“The Nice Guys” is 100 percent not a serious movie and has absolutely nothing to say about corporate power or environmental activism or how the sex industry permeated American culture in the ‘70s or anything else. Still, there’s something to be said for the fact that those things appear in the movie, if only as themes or gags, and that millions of people will watch it purely for laughs. I feel similarly about the running monologues from Holland March, Gosling’s downscale private eye, about how standards of courtesy and decency have been lost and society has become debauched. On the surface, and maybe under it too, that’s dopey borrowed shtick from a guy who’s like a fourth-rate imitation of Raymond Chandler’s Philip Marlowe or Ross Macdonald’s Lew Archer.
But one of the redeeming characteristics of Black’s humor (I would argue) is that it’s always a bit more complicated than it appears. (That was the problem, arguably, with the big-budget ‘90s bombs like “Last Action Hero” and “The Long Kiss Goodnight” that sabotaged Black’s career the first time around.) We laugh at Holland’s “civilization is lost” soliloquies because, ha ha, it’s 1977 and he has no idea what’s coming — except that as Black is old enough to remember, the late ‘70s really were a time of unique decrepitude in recent American history. And then we laugh because he’s the wrong messenger, as a guy who makes a living bilking old ladies and pretending to look for missing people who are already dead.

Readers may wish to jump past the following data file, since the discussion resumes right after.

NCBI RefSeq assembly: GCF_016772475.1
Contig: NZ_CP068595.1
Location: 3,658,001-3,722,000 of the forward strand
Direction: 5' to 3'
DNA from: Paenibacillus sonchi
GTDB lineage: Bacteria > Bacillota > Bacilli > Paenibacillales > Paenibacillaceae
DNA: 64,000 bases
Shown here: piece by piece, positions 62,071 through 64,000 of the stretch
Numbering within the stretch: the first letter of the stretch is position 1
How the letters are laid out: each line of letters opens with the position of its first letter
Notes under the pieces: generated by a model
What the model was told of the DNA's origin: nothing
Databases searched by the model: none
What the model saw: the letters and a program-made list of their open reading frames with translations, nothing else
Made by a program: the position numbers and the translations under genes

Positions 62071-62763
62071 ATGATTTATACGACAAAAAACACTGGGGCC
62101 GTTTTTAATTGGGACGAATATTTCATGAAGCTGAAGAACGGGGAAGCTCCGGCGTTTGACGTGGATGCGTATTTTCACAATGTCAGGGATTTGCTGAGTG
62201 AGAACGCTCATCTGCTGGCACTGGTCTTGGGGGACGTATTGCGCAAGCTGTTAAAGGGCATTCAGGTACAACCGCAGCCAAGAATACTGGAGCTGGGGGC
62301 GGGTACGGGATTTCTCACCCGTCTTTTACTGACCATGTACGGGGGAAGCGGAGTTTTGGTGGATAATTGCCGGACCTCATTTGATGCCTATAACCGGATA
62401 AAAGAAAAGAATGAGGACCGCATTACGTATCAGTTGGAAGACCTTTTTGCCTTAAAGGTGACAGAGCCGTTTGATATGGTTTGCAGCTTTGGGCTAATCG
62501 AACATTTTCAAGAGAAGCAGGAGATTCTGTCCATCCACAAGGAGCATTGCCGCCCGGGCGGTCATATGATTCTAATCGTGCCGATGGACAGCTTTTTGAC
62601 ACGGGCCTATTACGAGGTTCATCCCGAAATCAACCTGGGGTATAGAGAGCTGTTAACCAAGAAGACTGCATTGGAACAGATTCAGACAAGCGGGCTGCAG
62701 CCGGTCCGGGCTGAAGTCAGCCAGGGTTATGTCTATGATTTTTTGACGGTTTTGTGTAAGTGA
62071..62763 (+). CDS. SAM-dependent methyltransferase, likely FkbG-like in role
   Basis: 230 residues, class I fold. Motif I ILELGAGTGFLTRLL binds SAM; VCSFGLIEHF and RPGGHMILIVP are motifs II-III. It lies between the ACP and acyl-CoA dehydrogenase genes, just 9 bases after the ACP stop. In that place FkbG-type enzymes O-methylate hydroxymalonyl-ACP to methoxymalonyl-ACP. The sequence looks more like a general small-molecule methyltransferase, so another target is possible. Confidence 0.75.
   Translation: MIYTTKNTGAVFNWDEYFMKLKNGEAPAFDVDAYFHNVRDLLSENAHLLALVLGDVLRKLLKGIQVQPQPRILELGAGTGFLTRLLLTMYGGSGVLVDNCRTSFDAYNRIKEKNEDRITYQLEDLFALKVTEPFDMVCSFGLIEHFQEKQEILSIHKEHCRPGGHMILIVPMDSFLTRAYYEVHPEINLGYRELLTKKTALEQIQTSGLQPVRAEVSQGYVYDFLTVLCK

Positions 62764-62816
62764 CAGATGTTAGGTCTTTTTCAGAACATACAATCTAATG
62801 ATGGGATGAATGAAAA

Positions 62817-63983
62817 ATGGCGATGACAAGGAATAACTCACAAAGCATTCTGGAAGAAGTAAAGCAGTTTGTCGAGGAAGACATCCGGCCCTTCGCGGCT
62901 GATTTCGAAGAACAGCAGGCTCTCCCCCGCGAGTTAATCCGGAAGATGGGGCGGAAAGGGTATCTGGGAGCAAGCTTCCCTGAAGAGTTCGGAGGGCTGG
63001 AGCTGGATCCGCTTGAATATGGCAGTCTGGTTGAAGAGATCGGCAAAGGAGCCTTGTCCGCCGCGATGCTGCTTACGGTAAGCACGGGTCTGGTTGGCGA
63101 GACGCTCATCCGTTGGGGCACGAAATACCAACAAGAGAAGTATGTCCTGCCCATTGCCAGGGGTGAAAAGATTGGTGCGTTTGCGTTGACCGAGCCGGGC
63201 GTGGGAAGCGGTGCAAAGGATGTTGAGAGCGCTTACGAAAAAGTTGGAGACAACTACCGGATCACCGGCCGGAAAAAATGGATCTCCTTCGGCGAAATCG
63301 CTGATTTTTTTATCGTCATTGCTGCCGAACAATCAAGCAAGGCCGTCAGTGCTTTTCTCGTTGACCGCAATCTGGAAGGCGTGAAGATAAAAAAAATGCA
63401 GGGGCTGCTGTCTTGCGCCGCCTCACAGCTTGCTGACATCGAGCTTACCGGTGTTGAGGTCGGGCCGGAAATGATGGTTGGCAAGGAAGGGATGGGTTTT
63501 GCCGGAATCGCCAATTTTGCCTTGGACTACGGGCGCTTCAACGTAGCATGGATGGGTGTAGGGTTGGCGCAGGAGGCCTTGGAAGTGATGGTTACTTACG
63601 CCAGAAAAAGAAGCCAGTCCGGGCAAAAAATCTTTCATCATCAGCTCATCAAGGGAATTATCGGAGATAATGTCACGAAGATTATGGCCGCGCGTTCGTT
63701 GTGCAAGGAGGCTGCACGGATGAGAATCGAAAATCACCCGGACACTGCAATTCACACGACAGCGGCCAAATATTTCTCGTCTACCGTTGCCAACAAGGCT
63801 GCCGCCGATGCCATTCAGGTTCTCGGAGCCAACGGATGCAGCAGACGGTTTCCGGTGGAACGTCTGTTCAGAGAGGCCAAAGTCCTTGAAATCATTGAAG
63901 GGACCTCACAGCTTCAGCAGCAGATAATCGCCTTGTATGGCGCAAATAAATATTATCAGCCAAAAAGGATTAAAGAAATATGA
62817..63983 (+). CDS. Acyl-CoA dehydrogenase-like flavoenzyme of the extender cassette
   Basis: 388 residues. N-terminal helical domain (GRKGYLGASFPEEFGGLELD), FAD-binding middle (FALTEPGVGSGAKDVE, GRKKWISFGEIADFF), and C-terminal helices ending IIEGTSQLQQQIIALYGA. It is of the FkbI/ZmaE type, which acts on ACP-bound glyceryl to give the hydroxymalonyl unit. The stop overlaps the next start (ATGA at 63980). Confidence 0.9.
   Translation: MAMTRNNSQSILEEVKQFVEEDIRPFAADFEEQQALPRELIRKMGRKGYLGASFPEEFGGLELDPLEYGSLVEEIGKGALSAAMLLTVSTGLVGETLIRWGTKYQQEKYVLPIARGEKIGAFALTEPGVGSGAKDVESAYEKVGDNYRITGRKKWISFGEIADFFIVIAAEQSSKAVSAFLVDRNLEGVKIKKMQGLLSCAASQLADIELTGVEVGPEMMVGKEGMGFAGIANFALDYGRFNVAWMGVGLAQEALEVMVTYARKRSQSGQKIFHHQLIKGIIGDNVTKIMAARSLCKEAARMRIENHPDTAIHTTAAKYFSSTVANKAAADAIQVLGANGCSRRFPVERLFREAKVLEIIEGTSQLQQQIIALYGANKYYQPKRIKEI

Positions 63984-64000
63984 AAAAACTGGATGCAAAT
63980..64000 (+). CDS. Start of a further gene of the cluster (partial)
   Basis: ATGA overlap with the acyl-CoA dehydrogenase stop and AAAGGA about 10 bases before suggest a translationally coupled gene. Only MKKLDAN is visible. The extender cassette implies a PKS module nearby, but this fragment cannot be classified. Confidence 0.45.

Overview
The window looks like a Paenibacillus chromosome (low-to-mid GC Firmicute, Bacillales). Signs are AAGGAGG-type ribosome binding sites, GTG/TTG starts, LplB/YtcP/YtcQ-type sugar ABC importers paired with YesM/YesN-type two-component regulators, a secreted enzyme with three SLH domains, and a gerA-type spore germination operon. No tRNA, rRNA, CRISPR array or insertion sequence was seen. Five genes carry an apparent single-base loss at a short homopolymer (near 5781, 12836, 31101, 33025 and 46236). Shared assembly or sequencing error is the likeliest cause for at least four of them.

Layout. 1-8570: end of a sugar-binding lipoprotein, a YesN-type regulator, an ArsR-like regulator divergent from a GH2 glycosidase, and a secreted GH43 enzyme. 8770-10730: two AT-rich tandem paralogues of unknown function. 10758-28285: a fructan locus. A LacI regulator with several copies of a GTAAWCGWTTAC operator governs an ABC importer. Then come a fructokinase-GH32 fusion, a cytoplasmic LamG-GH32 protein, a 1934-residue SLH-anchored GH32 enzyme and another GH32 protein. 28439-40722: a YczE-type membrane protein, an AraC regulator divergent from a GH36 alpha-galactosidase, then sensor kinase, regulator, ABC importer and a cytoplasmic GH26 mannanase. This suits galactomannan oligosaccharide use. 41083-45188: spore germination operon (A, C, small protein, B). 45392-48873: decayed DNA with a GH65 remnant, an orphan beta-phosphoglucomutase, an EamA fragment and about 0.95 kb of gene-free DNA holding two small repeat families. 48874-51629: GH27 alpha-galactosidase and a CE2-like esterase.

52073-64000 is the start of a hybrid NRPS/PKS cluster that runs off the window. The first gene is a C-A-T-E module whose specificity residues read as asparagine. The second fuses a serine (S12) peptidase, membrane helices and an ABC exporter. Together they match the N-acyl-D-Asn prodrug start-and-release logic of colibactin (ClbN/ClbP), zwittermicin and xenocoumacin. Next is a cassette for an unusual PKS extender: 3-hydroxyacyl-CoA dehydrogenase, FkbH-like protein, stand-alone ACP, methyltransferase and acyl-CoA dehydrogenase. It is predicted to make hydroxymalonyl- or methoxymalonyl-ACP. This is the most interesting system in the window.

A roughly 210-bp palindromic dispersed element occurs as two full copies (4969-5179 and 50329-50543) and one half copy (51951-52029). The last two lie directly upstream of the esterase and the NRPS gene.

But Black understands he can push the character only so far, and Gosling does too. This is one of his best and funniest performances, and as big of a scumbag as Holland may be, he still has that adorable 13-year-old daughter around to humanize him. Crowe’s performance as Jackson, meanwhile, is one of the movie’s unexpected delights. On one level he’s an archetypal mid-career Crowe character, a paunchy, hangdog piece of hired muscle plagued with self-doubt. But even as Jackson lumbers around L.A. wearing stubble, a Hawaiian shirt and a blue Pleather jacket, punching strangers in the face with brass knuckles, he remains mysteriously lovable. He forges a spirit-animal connection with Holly (Rice), Holland’s daughter, right after breaking her dad’s arm and leaving him howling on the floor.
Holland and Jackson wind up joining forces, not long after the arm-breaking episode, to track down a missing young woman who starred in a missing porn film, which may include an explosive political message. If you want to start totaling up all the references to other noir plots in that one sentence, go right ahead. As I say, the story’s not important, or nowhere near as much as the clothes and cars — perfect, and not overdone — and Philippe Rousselot’s digital cinematography, which conjures up a ‘70s vibe without outright quotation. (I would argue that no clean-cut L.A. teenager had Sex Pistols or Blondie posters in her bedroom until several years later, but we’ll let that go.) Is it frustrating that Black is slightly too smart for this deliberately dumbed-down comedy and lets us know it, or satisfying that “The Nice Guys” accomplishes more than many officially more ambitious films? That’s a problem for a third-rate noir detective to ponder aloud for a while, before concluding that, y'know, it all depends on your perspective.